Are the contributions of the Indian telcos being appreciated enough?
- Telecom Service Providers (TSPs) have been the harbingers of India’s digital revolution, transforming the socio-economic landscape by providing ubiquitous and affordable connectivity to the farthest corners of the nation – enabling and empowering the citizens with the power of knowledge and equal access.
- The fact that India has over 860 mn broadband subscribers today and growing
continually, cannot be underplayed.
- This is in spite of being the most heavily taxed sector (~30% paid in taxes/levies) in the country, and the humongous amounts invested in acquiring Spectrum (INR
1.5 lakh crores in the last auctions itself); developing, operating, maintaining and continuously upgrading an expansive countrywide robust digital infrastructure; deployment of networks to far-flung and remote areas; introducing and implementing latest technologies like 5G; bearing license, regulatory and security related costs mandated by the Government.
- TSPs have extended their services to remote and underserved areas where there may not be a strong business case due to the sparse population. For example, in the hilly regions of Himachal Pradesh or the tribal areas of Odisha, telecom companies have set up infrastructure to provide access to people who previously had little to no connectivity.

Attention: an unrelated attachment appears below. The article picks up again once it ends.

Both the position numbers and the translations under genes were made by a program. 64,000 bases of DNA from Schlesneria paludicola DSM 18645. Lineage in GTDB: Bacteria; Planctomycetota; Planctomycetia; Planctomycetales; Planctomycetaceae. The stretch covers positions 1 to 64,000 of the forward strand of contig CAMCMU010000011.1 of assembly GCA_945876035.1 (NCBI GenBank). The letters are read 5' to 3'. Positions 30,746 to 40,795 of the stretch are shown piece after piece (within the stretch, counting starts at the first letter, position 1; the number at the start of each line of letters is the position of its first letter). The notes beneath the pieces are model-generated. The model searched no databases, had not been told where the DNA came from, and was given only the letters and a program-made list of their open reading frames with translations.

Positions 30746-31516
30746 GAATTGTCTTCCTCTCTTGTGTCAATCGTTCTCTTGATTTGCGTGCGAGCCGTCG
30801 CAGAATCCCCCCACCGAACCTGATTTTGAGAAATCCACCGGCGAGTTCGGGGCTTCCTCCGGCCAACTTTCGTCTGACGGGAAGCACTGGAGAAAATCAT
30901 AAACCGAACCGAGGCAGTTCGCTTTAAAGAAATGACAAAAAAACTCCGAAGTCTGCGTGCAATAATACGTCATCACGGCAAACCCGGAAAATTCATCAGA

- Also, consider that fact that in terms of equipment supply, Make in India is yet to mature, while the mandate for trusted sources has led to restricted supply and thereby, increased expenses for the TSPs. Added to the fact that uptake of 5G use cases in enterprises have not yet happened despite the humongous capital expenditure undertaken in spectrum and network deployments, the financial state of TSPs continues to deteriorate.
What is our ask and why?
- While Telcos have been carrying the massive investment burden for deploying networks and delivering connectivity across the country entirely by themselves, OTT players have emerged offering bandwidth heavy services and generating disproportionately high traffic, compelling further upgrades and capacity enhancement of the networks, but contributing nothing to the network expenses.